ALL of our blood when it comes out, it comes out, it’s the same colour. I haven’t seen any blood different yet than the colour of mine. This a statement by prominent American human rights activist , the Late Ann Atwater while campaigning for the ending of racial segregation in American schools.
This statement is still as apt and relevant when it comes to the stigma and discrimination faced by the Lesbian, Gay, Bisexual, Transgender, Intersexual, and Queer (LGBTIQ) in Zimbabwe and all over the world.
The Transgender community has been at a harsh receiving end of life just for being different. To some sections of the society, this group of people is as confusing as can be but if you get to speak to them, they are as human as can be.
From dehumanizing incidents at police road blocks and in the neighborhoods, this community often find live not worth living but through some surprising courage springing out of them, they soldier on.
Theirs is a life where one has to think thrice about going to a bank, going to an airport, as well as answering to nature’s calls in the public.
Common denominators inside this community of transgenders include being parasuicidal meaning having attempted suicides more than once, being ostracized from family and friends as well as communities they live in, as well as being taunted. They also grew up in a family full of boys or girls, or by a single parent or step parent.
Revelations by TransSmart Executive Director Ms Gumisai Bhonzo at a Health Communicators Forum organised workshop are that having persons some traditional leaders acknowledge having transgender persons in their settings. She said in their field work they learnt transgenders are referred to colloquially as ‘jengavarume’ or ‘jengavakadzi’.
Following the mantra, Leaving No One behind, the TransSmart boss feels it is wishful thinking to eliminate HIV, as well as achieving the drooled-for herd immunity against COVID-19 while ignoring the LGBTIQ community
“We dont have a database to quantify the number of people in the trans or intersex community but what we have seen from our field work is there are about 200 in Harare, 300 and something in Bulawayo and so on,” she said. ” Also what would happen was that when we left the places, we would be notified many would want to know about us.”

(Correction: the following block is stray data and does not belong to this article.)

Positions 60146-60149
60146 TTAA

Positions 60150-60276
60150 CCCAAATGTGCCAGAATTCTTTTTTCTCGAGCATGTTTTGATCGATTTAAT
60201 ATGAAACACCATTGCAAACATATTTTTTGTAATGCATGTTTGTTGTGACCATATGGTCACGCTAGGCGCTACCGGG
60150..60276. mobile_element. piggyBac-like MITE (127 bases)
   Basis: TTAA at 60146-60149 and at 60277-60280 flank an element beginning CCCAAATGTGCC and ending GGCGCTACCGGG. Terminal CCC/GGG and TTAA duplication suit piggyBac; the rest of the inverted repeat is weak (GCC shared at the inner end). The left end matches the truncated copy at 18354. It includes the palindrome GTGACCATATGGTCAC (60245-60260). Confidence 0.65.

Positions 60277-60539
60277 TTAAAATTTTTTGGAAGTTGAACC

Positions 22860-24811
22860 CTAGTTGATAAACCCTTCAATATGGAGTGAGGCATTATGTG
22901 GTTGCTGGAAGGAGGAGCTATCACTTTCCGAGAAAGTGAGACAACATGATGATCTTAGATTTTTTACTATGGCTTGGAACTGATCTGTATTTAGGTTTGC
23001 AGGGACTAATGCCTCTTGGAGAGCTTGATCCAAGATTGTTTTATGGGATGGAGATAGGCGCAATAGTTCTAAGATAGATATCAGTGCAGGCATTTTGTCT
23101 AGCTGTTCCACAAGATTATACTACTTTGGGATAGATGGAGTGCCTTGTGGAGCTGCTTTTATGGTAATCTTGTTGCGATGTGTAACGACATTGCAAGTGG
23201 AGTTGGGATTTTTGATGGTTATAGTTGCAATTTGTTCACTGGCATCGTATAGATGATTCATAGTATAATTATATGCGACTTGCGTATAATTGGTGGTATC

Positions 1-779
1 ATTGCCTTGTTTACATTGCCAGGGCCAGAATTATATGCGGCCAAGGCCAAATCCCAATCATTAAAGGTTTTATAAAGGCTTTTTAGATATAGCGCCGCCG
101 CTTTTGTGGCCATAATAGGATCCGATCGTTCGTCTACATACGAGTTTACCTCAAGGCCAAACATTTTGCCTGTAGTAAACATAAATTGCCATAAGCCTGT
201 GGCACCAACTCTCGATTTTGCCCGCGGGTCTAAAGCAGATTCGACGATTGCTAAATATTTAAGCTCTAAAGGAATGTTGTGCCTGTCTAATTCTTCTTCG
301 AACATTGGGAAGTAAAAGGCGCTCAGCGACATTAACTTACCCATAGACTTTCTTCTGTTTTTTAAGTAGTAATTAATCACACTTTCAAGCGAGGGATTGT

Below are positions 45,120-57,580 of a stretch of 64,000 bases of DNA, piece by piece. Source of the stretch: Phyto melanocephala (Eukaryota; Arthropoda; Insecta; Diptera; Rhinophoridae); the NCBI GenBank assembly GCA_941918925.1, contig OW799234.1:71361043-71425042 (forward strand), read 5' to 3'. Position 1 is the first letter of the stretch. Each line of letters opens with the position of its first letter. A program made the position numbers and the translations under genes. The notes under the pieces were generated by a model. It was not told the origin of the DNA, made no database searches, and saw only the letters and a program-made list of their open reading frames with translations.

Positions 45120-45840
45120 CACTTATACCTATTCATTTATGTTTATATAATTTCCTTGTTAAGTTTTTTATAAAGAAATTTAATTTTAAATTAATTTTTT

According to psychiatry.org, this community experience what psychiatrists term gender dysphoria. “The term transgender refers to a person whose sex assigned are birth (ie the sex assigned by a physician at birth usually based on external genitalia) does not match their gender identity (ie one’s psychological sense of their gender). Some people who are transgender will experience gender dysphoria which refers to psychological distress that results from an incongruence between one’s sex assigned at birth and one’s gender identity. Though gender dysphoria often begins at childhood, some people may not experience it until after puberty or much later,” reads the website.
When identifying transgender persons, to easily grasp this concept, when one was at birth assigned the male sex and later on in their lives, they transition or realise they are females, these are the transwomen. If at birth the sex assigned to them was female and as they grow they want to be identified as male, these are referred to as the transmen. As a pronoun, they want to be referred to as They or Them.
It was quite courageous of this trans community meeting with journalists sharing their lived experience having endured unfavourable coverage from other sections of the media some of which plunged them into suicide ideations.
Growing up in Harare’s oldest high density suburb for transwoman Rudo* has not been easy. Playing with dolls, dressing and feeling comfortable in her mother’s dress and stilettos, she was viewed as beyond odd. She now sits like a woman, has a womanish gait and a nonverbal cues like a woman.
At one time, some youth leaders from Zanu PF according to Rudo sat her down in the bid to understand her in a debasing manner.
Rudo who wants didn’t see eye to eye with her grandmother had to put the message across by attempting suicide. She downed a rat poisoned drink at her grandmother’s home but fortunately threw it up and got medical attention.
Also sharing her experiences in a separate interview was Fiona* who grew up in Highfield being taunted as Malaika following the pageant because of her mannerisms.
“I tried committing suicide six times. I had to leave home to fend for myself,” she said.
Meet Eugene* a transmale whose assigned sex at birth was female. With a mask, showing off beard, one could easily greet him as a Chibaba until it is removed. Zooming into his face, his eyes give him away as well as his cheeks. But with a bulging tummy, beard, broad shoulders, gait, that is a man. He first discovered his current sexual identity in his early 20s. Cast out from his family, he spent six months without speaking with his mother.
*Names have been altered to protect this community from further stigma and discrimination